Read More

A Look at Houston Energy Talent and Key Energy 2.0 Wins in 2020

In spite of the dual challenges Houston faced with an oil downturn and global pandemic, the region marked several achievements in the Energy 2.0 space in 2020.  We asked Jose Beceiro, Senior Director of Global Energy 2.0 at the Greater Houston Partnership, to reflect on the past year and offer insight on what lies ahead for Houston.  What trends have we seen in the energy workforce this year? How has that changed Houston’s energy landscape? One of the biggest challenges - and opportunities -  for Houston’s energy transition strategy is the ability to successfully transition Houston’s energy workforce into new Energy 2.0 jobs. Houston has one of the largest and deeply skilled energy workforces in the world with 250,000 energy workers, which is a major draw for new Energy 2.0 companies to relocate and expand in the region.   Recent Energy 2.0 corporate announcements, including Greentown Labs, cite Houston’s talented energy workforce as the primary decision factor for selecting Houston for their expansion projects. Unfortunately, with the downturn in oil and gas markets, several major energy companies in Houston have announced large layoffs. However, we’ve also learned that several Houston-based cleantech companies such as Sunnova, Broad Reach Power, Key Capture Energy and EDF Energy North America are actively hiring displaced oil and gas workers for engineering, project management, construction, finance/accounting, and other technical and management positions within the cleantech sector.   Finally, we are also seeing a trend of major digital technology companies likes Google, Amazon, and Microsoft hiring oil and gas workers in the Houston region to support the ongoing development of new digital technologies for the energy sector, which is helping to accelerate the transition of the global energy economy. At least 21 of Houston’s 40 corporate R&D centers are focused on energy technology. How do Houston’s R&D capabilities factor into the growth of energy tech in the region?  Houston is a world leader in energy innovation and research and the critical mass of global energy R&D centers has spurred the growth of over 50 startup development organizations (SDOs) dedicated to supporting new energy technology startups in the Houston region. They include Greentown Labs, Plug & Play, MassChallenge, Capital Factory, The Cannon and The Ion.   Many of the major energy companies who have R&D centers in the region also have corporate venture arms that are actively investing into new energy innovation startups and also working with entrepreneurs to commercialize new energy technologies. That includes Halliburton, which launched a dedicated cleantech incubator called Halliburton Labs, as well as BP America, which announced their support of the Houston Climate Action Plan and committed to investing $5 billion annually into cleantech. You also have Chevron's expansion into the Ion's Smart and Resilient Cities Accelerator. and Rice University's Clean Energy Accelerator program, which will launch in 2021 and be back by several major energy companies.  Another important factor that will spur the growth of new energy tech companies in the Houston region is our concentration of major energy investments firms, such as EnCap Investments and Mercury Fund.  Houston saw incredible momentum in the Energy 2.0 space this year in spite of the dual challenge brought on by the global pandemic and oil and gas downturn. What are some ways Houston can keep that momentum going in 2021?  Houston is not only the Energy Capital of the World, but it's also leading the world in energy transition. We’ve already seen several major Energy 2.0 announcements this year, but the momentum for Houston’s Energy 2.0 economy and energy transition leadership will continue to accelerate in 2021. The primary reason is due to the fact that the future of the global energy industry is being driven by the development and adoption of new digital technologies.   Houston has a strong base of nearly 9,000 digital technology companies and 235,000 tech workers who are working collaboratively with Houston’s energy industry on new digital innovations, such as data analytics, remote sensing, cloud computing, machine learning, artificial intelligence and robotics technologies. The convergence of digital tech and energy is very strong in Houston and this nexus will continue to enhance oil and gas companies’ abilities to increase production and lower carbon emissions. The development of energy digital tech in Houston will also be important for other fast growing segments of Houston’s energy economy, such as solar, wind, battery energy storage, electric vehicle infrastructure, blue and green hydrogen technologies, as well as carbon management solutions.   Learn how Houston is leading the global energy transition. Learn more about the work of our Energy 2.0 Committee and other Regional Economic Development Advisory committees.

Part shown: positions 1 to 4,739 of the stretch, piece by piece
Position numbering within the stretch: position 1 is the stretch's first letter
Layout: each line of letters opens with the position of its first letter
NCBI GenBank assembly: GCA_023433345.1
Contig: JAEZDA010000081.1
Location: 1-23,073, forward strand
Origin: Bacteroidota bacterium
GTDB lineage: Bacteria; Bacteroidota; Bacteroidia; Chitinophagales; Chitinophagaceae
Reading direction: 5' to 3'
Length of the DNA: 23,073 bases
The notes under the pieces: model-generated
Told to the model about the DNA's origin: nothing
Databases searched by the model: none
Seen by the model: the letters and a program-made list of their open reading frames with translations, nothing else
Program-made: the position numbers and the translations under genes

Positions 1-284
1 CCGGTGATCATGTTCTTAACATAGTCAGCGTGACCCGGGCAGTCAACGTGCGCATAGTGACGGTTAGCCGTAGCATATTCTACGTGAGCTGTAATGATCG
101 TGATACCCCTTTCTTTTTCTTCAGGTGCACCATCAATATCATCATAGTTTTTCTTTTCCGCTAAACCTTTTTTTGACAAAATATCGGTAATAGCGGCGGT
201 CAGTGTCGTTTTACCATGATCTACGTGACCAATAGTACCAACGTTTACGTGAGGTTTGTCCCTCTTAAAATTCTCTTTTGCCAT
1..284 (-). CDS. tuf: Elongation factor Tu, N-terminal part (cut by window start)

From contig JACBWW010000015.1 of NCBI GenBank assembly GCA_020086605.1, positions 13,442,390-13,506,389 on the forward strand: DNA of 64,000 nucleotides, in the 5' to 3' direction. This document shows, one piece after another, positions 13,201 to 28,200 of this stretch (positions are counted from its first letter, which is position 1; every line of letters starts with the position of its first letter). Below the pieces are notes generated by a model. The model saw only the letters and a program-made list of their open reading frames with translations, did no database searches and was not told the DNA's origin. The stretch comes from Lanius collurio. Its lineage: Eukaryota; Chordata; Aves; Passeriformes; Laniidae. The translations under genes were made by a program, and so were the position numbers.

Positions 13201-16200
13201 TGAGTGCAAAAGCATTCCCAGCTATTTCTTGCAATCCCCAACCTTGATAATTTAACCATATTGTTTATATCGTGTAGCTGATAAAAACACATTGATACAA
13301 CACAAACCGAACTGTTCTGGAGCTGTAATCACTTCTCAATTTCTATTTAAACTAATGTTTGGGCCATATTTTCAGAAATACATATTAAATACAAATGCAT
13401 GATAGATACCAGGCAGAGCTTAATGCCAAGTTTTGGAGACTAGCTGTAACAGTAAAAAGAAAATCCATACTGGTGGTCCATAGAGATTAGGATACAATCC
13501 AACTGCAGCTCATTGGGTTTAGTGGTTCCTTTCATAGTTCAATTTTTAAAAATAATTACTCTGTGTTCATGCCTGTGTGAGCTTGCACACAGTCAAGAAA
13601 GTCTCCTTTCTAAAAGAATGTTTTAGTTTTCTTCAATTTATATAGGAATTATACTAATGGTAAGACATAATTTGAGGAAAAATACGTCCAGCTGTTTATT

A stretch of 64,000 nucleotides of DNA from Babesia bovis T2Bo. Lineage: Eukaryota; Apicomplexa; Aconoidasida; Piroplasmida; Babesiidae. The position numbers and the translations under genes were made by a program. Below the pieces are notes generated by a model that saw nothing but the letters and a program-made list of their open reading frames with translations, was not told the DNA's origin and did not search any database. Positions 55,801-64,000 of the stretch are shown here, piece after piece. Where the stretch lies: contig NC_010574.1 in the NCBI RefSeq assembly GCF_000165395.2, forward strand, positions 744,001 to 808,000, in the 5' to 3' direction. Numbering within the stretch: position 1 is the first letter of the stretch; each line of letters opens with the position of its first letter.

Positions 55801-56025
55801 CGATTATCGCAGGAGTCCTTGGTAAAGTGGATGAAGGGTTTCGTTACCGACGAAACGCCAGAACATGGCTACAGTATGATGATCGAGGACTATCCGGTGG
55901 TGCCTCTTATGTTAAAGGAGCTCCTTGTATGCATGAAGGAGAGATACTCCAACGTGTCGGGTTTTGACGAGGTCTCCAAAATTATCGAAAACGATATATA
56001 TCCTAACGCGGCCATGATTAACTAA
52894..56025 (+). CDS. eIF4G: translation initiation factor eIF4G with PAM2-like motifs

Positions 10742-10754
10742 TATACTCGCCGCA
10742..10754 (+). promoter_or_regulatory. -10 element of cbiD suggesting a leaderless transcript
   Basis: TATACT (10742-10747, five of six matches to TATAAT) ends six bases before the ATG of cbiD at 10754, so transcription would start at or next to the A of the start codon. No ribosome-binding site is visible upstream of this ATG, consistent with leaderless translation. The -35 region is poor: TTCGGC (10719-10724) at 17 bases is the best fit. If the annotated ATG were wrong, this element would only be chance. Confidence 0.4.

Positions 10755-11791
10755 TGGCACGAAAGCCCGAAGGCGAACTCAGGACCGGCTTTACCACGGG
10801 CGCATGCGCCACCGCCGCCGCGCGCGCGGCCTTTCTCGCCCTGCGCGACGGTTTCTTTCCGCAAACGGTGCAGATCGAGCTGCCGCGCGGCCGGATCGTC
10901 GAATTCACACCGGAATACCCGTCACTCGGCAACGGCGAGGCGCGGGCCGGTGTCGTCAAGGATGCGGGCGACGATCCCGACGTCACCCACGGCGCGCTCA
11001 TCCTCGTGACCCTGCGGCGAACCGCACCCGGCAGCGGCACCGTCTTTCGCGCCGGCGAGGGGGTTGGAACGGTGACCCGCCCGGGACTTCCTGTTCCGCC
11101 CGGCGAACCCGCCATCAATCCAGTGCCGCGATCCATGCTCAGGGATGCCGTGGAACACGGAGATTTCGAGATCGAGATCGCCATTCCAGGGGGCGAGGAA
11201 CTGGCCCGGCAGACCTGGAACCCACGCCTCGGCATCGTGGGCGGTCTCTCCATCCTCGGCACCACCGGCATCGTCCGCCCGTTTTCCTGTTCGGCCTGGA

Read More

Related Events

Digital Technology


Partnership Week continues with panel discussions featuring business leaders around topics critical to Houston's growth.  Senior Partnership staff, board and industry leaders will engage in conversations…

Learn More
Learn More
Executive Partners